If you park your car in the garage where you happen to store your pet food, you may be setting yourself up for a rodent invasion. Mice are especially attracted to bags of dog kibble, livestock feed, dry cat food and bird seed. These are easy food sources, and if they’re not stored properly, they’ll attract mice. It won’t be long before the mice find your car and decide that it makes a great place to nest.

Be sure to store all pet food in sealed, rodent-proof containers. Plastic bins will not keep mice and rats from getting inside, so make sure that you get mice-proof food containers.

To reduce the chances of mice nesting in your car, remove:

  • Trash bags and cans
  • Clusters of boxes
  • Thick foliage

You may want to avoid parking your car in tall grass or in wooded areas if possible. Mice like to nest and hang out in these areas. Your car will look like an attractive place to make a nest, especially if it’s easily accessible.

Don’t Leave Openings in Your Vehicle

Don’t make it easier than it already is for mice to get into your car. Even the smallest opening will make your car an easy target for rodents.

If one of your car doors is slightly ajar, mice might sneak inside. If your windows or sunroof won’t close properly or all the way, you might as well send mice an invitation to come inside.

Use Repellent Fragrances

There are many scents that will repel mice, including:

  • Peppermint: Mice, like other pests, hate the smell of peppermint. Apply the oil to cotton balls and place them inside of your vehicle where you’ve seen traces of mouse activity. Make sure that you re-apply the oil every few days. Along with keeping the mice away,  the peppermint will keep your car smelling fresh.
  • Cayenne pepper: Mice don’t like the strong and spicy scent of cayenne pepper. Sprinkle some around your vehicle or along openings to keep mice away.
  • Irish Spring soap: The strong scent of this popular soap will keep mice and deer away.
  • Cedar wood: Mice also detest the smell of cedar wood. You cause use cedar wood oil in the same way you’d use peppermint oil to deter mice.

How to Keep Mice Out of the Car Engine Compartment

What if you have mice nesting in your car’s engine compartment? If you don’t evict them soon, they’ll wreak havoc on your engine and the rest of your car.

Keeping mice away from your car engine can be a challenge, but it’s worth the effort to avoid expensive repairs.

Mice are more likely to build a nest under the hood in the winter because it’s the warmest spot in your vehicle. If you want to know how to keep mice out of your car in the winter, these tips will also help.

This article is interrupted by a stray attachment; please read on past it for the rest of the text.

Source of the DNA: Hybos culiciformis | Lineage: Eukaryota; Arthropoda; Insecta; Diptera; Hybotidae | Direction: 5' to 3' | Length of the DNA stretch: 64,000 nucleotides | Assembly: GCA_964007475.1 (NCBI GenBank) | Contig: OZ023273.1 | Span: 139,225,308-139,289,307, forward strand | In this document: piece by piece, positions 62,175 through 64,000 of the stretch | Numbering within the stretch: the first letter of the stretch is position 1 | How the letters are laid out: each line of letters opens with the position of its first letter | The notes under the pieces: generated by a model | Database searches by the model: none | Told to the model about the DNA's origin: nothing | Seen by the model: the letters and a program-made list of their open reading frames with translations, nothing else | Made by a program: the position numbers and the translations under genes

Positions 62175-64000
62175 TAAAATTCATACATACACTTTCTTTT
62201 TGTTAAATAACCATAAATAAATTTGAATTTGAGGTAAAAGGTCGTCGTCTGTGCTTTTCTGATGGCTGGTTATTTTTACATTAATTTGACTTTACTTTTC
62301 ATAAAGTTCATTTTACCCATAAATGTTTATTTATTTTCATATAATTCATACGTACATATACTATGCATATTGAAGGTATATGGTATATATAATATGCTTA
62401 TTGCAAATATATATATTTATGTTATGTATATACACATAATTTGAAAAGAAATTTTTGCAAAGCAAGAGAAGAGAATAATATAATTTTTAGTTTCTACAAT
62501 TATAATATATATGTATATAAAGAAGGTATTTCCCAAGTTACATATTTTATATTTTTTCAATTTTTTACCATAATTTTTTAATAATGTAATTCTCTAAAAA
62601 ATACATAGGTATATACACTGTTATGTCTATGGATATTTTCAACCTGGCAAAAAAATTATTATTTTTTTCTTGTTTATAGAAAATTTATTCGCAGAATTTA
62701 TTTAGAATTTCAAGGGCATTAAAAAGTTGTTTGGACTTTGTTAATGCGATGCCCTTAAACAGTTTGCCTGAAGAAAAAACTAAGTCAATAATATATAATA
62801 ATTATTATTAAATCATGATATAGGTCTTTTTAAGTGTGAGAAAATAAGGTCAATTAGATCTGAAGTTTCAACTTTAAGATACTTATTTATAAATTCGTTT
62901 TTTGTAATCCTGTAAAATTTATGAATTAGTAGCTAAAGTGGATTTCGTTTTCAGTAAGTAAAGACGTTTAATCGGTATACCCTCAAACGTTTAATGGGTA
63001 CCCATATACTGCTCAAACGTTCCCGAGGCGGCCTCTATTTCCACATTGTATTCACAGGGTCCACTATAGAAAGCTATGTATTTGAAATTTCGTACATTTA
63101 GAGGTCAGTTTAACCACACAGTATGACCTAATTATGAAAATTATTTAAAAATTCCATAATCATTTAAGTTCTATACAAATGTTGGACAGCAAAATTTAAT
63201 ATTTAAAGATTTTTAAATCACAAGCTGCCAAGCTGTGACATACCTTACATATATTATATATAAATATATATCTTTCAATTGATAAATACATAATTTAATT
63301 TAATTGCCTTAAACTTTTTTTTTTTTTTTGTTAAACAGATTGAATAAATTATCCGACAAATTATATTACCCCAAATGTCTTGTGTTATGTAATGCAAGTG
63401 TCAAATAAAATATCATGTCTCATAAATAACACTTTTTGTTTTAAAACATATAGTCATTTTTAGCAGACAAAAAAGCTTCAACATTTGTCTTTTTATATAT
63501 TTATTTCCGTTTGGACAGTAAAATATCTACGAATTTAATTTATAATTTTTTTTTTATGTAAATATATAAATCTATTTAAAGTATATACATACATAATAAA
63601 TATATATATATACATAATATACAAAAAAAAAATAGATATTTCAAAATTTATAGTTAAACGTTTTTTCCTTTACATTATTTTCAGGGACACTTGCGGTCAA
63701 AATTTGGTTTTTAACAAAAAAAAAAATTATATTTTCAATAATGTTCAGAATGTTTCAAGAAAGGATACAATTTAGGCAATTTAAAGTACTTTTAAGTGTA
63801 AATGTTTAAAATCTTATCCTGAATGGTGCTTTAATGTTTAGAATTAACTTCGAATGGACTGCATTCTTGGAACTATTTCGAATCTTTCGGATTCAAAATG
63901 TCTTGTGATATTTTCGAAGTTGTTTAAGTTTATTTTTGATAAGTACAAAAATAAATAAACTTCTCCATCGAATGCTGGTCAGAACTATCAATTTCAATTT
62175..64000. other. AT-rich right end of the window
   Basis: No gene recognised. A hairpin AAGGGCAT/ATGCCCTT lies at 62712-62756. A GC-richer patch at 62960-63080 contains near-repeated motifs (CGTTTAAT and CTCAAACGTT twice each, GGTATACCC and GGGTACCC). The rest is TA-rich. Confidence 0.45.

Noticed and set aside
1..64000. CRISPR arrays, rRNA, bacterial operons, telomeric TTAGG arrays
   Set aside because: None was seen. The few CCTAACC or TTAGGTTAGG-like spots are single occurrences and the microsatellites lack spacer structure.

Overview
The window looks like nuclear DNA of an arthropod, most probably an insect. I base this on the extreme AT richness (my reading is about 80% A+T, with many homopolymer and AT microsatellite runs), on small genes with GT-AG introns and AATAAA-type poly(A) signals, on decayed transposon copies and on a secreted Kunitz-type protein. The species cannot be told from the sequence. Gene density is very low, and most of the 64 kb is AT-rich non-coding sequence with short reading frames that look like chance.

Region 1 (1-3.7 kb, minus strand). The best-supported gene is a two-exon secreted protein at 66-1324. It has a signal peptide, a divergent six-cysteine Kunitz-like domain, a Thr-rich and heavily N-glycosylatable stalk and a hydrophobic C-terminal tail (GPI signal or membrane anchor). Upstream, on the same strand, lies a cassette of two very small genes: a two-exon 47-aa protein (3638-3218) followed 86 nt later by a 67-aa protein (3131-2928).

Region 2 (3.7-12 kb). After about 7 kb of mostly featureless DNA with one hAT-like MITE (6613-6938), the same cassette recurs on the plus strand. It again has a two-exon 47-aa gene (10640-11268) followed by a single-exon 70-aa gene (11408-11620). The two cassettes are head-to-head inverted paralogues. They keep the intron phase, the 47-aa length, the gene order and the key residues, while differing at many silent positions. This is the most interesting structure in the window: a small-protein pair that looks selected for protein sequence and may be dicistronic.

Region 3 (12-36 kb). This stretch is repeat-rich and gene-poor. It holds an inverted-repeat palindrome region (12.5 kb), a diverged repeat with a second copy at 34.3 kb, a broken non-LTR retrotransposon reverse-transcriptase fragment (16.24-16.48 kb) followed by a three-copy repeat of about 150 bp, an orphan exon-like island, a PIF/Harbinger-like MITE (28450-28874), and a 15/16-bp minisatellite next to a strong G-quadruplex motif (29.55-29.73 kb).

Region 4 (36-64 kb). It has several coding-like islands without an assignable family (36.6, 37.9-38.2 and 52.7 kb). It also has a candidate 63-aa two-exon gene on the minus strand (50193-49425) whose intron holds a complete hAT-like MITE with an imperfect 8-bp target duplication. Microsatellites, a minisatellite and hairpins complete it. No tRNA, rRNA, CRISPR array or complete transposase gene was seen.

Park Indoors

One of the best things you can do is park your car indoors, like in a garage. Parking in the garage will put a barrier between your car and the outdoors – where mice live.

It’s not a foolproof method of prevention, but it will greatly reduce the risk that mice will even find your car in the first place.

Leave the Hood Up

Rodents prefer to nest in dark places. Keeping your car’s hood up will discourage nesting, especially during the day.

Play on the Mouse’s Fears

Everyone knows that cats are natural predators of mice, so they’re natural mouse repellents. If you have a cat, try putting her litter box in the garage near your car. The scent of the cat’s urine and feces will keep mice away. Allow your cat to patrol the area for a few hours at night to scare off any rodents that may be thinking of sneaking in. If you don’t have a cat, you might consider getting one just to keep mice away from your home in general.

If you don’t want to go as far as bringing in a new pet, you can try placing a rubber snake under your car. Snakes are another natural predator of mice, so they’ll naturally scare off rodents.

How to Get Mice Out of Car Vents

What happens if mice have already built a nest in your car’s ventilation system? At this point, repellents won’t be enough to solve the problem. You’ll need to remove the nest safely, and then use the tips above to keep the mice from coming back.

Here are a few things that you’ll need:

  • Gloves
  • Respirator
  • Car owner’s manual

You’ll most likely have to remove your car’s dashboard to access the nest. Consult with your owner’s manual to find out how to remove your dashboard. Keep in mind that this can be a long and tedious process. It may take 10-20 hours to remove it properly.

While wearing gloves and the respirator, remove any debris leftover from the mice. You should be able to see the nest this point. Remove it and any dead mice that may be inside.

Always put safety first when doing this kind of work. Mouse droppings and dead mice are both health hazards that can make you very ill. If you’re worried about your health, contact an exterminator for help.